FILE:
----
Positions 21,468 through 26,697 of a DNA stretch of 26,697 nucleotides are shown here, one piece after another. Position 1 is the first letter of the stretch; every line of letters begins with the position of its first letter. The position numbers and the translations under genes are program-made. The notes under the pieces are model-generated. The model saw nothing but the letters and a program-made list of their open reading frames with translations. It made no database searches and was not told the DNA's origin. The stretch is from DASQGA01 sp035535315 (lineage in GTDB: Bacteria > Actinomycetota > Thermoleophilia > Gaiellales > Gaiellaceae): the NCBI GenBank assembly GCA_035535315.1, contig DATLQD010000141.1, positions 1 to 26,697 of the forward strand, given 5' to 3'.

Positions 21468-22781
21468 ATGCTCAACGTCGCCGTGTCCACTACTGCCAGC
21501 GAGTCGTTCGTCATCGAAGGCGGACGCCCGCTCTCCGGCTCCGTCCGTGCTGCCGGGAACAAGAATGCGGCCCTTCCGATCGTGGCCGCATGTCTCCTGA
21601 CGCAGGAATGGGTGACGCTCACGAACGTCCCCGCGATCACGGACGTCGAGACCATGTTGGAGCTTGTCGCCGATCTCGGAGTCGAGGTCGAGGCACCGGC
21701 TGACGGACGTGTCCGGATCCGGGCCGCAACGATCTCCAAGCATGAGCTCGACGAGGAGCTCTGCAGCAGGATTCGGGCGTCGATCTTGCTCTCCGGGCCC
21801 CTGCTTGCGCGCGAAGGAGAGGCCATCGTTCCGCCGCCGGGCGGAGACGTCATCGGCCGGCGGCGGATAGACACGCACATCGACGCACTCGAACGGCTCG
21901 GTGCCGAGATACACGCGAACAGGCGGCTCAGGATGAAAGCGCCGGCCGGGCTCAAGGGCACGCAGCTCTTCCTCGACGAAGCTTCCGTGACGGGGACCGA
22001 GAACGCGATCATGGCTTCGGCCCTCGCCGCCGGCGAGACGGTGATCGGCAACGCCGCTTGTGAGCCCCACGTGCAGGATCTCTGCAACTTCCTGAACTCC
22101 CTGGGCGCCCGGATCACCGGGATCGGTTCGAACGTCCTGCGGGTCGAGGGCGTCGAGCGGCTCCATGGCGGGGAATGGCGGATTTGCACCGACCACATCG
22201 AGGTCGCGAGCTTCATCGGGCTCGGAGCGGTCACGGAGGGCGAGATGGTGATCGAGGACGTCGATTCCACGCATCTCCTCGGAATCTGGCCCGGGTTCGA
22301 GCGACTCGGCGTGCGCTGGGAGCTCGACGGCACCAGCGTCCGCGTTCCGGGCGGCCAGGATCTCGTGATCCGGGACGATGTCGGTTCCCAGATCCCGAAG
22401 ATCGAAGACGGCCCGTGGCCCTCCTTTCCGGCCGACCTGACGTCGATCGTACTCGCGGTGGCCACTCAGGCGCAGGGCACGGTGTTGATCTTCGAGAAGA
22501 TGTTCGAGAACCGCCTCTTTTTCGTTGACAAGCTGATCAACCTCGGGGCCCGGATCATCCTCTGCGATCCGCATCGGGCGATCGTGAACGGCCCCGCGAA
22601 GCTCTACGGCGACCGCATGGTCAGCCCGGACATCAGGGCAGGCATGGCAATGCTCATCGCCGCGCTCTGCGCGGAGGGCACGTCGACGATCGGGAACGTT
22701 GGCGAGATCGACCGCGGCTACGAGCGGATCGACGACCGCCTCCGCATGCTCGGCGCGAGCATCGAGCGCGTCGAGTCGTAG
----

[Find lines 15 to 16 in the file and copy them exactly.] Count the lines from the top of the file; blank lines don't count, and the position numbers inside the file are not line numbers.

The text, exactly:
22601 GCTCTACGGCGACCGCATGGTCAGCCCGGACATCAGGGCAGGCATGGCAATGCTCATCGCCGCGCTCTGCGCGGAGGGCACGTCGACGATCGGGAACGTT
22701 GGCGAGATCGACCGCGGCTACGAGCGGATCGACGACCGCCTCCGCATGCTCGGCGCGAGCATCGAGCGCGTCGAGTCGTAG